“Unfortunately there’s been no direct communication with this industry from the state,” Norton said. “We learned only right before the announcement was made.”
Earlier in the day, Hogan said in a news release that the “unprecedented actions” were due to the “extraordinary situation, but they could be the difference in saving lives and keeping people safe.”
Norton said that Live would set aside $5 million to cover the wages and benefits of its roughly 2,500 employees, including the hourly and tip portions of their wages.
Before Sunday’s announcement about MGM’s Las Vegas properties, the company had already started furloughs and layoffs, the Las Vegas Review-Journal reported. Several MGM employees tested positive for the coronavirus, according to a letter to workers obtained by Las Vegas media outlets.
Still, Las Vegas Sands said Sunday it would keep the Venetian Resort Las Vegas and the Palazzo at the Venetian Resort open. The company said it was not considering layoffs or changes to existing health-care benefits.
Massachusetts also closed all of its casinos. Regulators said all three would go dark for at least two weeks. The Illinois Gaming Board ordered the state’s 10 casinos to close for two weeks starting Monday. Other gambling clusters are closing each day.
A Saturday night at MGM National Harbor southeast of Washington would normally be bustling. Not this weekend: A highly anticipated boxing match was postponed, and the theater’s ticket office was closed.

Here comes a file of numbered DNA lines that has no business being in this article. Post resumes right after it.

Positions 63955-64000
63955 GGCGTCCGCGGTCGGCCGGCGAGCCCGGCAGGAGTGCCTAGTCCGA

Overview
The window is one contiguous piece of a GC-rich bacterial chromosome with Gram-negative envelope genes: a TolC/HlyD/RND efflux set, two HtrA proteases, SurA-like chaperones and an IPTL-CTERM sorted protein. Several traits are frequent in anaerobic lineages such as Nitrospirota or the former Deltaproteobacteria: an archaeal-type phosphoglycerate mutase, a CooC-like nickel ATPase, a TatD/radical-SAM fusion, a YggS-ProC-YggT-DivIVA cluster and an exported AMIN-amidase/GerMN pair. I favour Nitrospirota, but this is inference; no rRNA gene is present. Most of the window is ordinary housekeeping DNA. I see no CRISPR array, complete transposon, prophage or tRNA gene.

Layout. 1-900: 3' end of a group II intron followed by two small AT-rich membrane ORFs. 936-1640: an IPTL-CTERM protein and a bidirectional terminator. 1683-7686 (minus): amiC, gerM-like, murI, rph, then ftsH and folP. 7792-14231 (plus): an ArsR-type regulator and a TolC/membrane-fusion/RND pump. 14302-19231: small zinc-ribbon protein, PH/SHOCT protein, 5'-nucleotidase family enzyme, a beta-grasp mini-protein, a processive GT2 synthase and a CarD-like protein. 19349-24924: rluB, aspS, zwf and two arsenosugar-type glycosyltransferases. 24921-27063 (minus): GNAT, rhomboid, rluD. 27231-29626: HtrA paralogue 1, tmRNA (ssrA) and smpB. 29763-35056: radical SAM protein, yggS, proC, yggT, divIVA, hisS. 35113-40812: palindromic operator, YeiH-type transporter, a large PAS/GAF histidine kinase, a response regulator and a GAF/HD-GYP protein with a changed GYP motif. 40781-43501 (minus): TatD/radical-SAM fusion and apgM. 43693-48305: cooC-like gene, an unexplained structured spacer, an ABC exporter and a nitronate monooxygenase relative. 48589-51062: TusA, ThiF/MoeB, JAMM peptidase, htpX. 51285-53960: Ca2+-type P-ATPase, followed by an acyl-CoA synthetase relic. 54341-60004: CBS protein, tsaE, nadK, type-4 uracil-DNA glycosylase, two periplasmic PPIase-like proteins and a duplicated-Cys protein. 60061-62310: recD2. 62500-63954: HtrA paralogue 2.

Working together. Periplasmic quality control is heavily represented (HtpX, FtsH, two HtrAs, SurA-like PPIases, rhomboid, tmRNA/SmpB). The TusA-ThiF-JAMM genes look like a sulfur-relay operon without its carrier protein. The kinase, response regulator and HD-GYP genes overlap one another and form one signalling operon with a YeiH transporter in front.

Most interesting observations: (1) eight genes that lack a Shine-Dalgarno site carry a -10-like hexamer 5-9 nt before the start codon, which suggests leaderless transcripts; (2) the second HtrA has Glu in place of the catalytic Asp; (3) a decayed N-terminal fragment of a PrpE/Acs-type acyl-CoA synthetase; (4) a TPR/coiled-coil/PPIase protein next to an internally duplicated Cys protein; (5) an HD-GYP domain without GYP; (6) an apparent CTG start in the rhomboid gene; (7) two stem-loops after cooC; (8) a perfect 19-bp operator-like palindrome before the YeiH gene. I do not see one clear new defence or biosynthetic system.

The casino’s windowless gambling floor appeared to be more of an escape than usual for the small crowd gathered there. Waitresses and floor staff were not wearing gloves as they handled cash, chips and ticket stubs. People on bar stools sat shoulder to shoulder, nursing their beers. One man said the crowd was half the size of the previous weekend.
It would turn out to be the casino’s last Saturday night for some time. The possibility of a shutdown wasn’t much of a consideration.
Chris Johnson and his wife, Deondra, booked their trip months ago and decided not to let the outbreak ruin their plans. Johnson is in the military and on leave from his base in Colorado Springs. “If you’re going to catch the coronavirus, you can catch it anywhere,” he figured.
Johnson noticed that the casino seemed to be running low on hand sanitizer that night. But that didn’t sour his luck: He won $800.